Can they do that? The question for the UK Supreme Court on the Scottish Named Person Scheme

01 Aug 2016

BLM's head of family law, Siobhan Kelly comments on the judgment in the case of The Christian Institute and others v The Lord Advocate which was heard before the Supreme Court on 28 July.

Depending on your politics, the provisions of the Children and Young People (Scotland) Act 2014 requiring the appointment of a named person to every child and young person in Scotland (other than those serving in the UK Armed Forces) is either the implementation of a “Nanny State” or, as the Scottish Government contend, the best way to ensure that we “get it right for every child”.

One thing that all will agree on is that the provisions have generated heated debate. The intensity of the post-legislative debate was not, though, foreshadowed during the Scottish Parliament’s consideration of the matter. In fact, the Bill became law, in the form of an Act of the Scottish Parliament, by 103 MSPs voting for it, with no votes against.

The backlash against the Act was spearheaded by The Christian Institute, three other registered charities and three private individuals. Campaigning by them and others led to a 9 May 2016 lead editorial by The Scotsman urging that “Concern over child safety law must be heeded”. The Scotsman later, on 28 June 2016, carried an article written by Dr Gordon MacDonald, the Parliamentary Officer for the Christian charity CARE for Scotland, under the heading “Is the named person scheme heading down the same rocky road as poll tax?”

From politics to law

The Supreme Court is, of course, politically neutral. The Courts cannot be asked to rule on matters of political policy. Rather, after two Courts in Scotland (the Outer House and Inner House of the Court of Session) rejected the challenge to the legislation, the Supreme Court was asked to determine whether it is in the Scottish Parliament’s gift to enact the Named Person provisions into law. Put simply, the question for the Supreme Court is “Can they do that?”. The Charities and individuals who brought the judicial review petition challenging the Act claimed that the answer should be “no” because the provisions, as they see it, are an unjustified and unjustifiable state interference with family rights. They relied, in that regard, on fundamental common law rights, articles of the European Convention on Human Rights and EU law. They also argued that the sharing and disclosure of information associated with the exercise of the Named Person functions relate to matters reserved to the Westminster Parliament under the Scotland Act 1998.  

The decision in the case

Unanimously, the Supreme Court’s 28 July 2016 judgment holds that the subject matter of the legislation was not a matter reserved to Westminster, hence the Scottish Parliament could enact law on that. However, again in the unanimous decision of the five Justices – including two from Scotland, Lords Reed and Hodge, the latter delivering the judgment in Court – the Supreme Court has found that the 2014 Act as it presently stands is contrary to Human Rights law and EU law (to the extent that that mirrors Human Rights law) in the context of the proposed information-sharing of family matters, hence unlawful.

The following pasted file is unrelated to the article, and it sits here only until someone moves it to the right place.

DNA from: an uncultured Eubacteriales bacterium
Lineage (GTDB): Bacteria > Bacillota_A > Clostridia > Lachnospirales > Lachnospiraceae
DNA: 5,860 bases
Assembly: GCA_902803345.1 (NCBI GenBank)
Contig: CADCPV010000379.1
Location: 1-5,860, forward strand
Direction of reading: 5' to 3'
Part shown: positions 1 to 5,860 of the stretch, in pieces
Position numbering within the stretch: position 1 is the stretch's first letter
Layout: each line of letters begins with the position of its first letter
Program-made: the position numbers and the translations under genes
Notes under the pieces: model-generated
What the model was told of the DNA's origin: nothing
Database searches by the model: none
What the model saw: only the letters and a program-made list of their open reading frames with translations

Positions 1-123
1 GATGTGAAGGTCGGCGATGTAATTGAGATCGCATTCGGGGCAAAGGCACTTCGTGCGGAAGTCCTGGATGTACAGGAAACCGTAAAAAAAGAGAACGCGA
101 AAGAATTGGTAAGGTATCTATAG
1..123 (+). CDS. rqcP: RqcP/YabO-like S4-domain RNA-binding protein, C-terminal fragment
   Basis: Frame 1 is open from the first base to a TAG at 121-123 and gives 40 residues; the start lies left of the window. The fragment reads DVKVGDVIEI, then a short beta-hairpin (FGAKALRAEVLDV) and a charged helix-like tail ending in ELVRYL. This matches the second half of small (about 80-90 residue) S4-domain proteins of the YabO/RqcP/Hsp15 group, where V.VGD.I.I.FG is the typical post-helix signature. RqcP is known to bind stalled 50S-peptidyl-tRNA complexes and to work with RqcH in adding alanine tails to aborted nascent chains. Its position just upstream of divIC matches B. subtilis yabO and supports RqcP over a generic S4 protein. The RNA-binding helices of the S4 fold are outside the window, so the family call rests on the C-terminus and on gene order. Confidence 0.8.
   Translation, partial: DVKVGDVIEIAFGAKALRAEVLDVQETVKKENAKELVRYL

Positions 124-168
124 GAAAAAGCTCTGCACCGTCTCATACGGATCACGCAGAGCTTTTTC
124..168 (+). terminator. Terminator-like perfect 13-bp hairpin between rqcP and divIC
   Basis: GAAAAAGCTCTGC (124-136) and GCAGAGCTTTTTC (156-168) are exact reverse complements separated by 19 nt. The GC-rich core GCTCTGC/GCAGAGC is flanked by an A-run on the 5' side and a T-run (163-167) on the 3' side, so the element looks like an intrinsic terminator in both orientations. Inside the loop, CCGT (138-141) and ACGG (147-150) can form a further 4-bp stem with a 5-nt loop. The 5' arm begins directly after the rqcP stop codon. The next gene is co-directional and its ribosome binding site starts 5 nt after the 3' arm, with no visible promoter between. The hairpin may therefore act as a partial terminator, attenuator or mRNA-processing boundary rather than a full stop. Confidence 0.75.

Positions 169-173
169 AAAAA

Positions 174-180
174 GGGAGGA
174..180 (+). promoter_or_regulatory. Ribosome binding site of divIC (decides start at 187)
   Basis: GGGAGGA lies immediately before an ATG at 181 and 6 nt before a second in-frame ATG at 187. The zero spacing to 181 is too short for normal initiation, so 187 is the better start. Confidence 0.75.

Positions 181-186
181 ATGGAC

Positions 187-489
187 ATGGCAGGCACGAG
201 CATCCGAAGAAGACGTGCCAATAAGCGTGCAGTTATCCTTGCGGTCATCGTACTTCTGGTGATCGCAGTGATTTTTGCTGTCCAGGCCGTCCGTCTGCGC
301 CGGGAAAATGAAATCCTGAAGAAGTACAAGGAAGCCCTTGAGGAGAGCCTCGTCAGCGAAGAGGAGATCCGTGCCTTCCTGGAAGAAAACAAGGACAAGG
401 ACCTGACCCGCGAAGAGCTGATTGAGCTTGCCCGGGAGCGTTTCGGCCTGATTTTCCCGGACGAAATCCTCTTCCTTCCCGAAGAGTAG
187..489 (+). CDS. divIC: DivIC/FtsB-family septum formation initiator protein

In short, the answer to the question “Can they do that?” is no.

The Supreme Court proposes to make an order in terms of s.102 of the Scotland Act 1998 – which gives courts or tribunals powers to vary decisions, including Acts of the Scottish Parliament. The precise terms of the order have yet to be determined. The Supreme Court has invited the Scottish Parliament and Scottish Ministers, along with those who challenged the legislation, to produce written submissions on the terms of the s.102 order within 42 days of 28 July 2016, hence by Thursday 8 September 2016.

What this means for you

Trinity term at the Supreme Court ends on Friday 29 July 2016. The next term, Michaelmas, starts on Monday 3 October and runs until Wednesday 21 December 2016. With that in mind, whilst written submissions are due by 8 September 2016, the Supreme Court’s final determination of the matter may wait until the 3/10/16 to 21/12/16 period.

On 9 July 2016, Scotland’s Deputy First Minister, John Swinney, anticipating that the Supreme Court judgment may not be available in Trinity term, said that “I wish to advise Parliament that the Government will not move to implement (the Named Person Scheme) until there is a definitive judgment from the Supreme Court in this judicial review”. The Scheme was due to be implemented on 31 August 2016. That will not now happen.

In immediate response to the judgment, Mr Swinney has undertaken on behalf of the Scottish Government to “provide greater clarity” about information-sharing and to start work immediately on the necessary legislative amendments, with a view to implementing the revised legislation Scotland-wide at the earliest possible opportunity. Whether, both politically and legally, that will be possible remains to be seen.

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Disclaimer: This document does not present a complete or comprehensive statement of the law, nor does it constitute legal advice. It is intended only to highlight issues that may be of interest to customers of BLM. Specialist legal advice should always be sought in any particular case.

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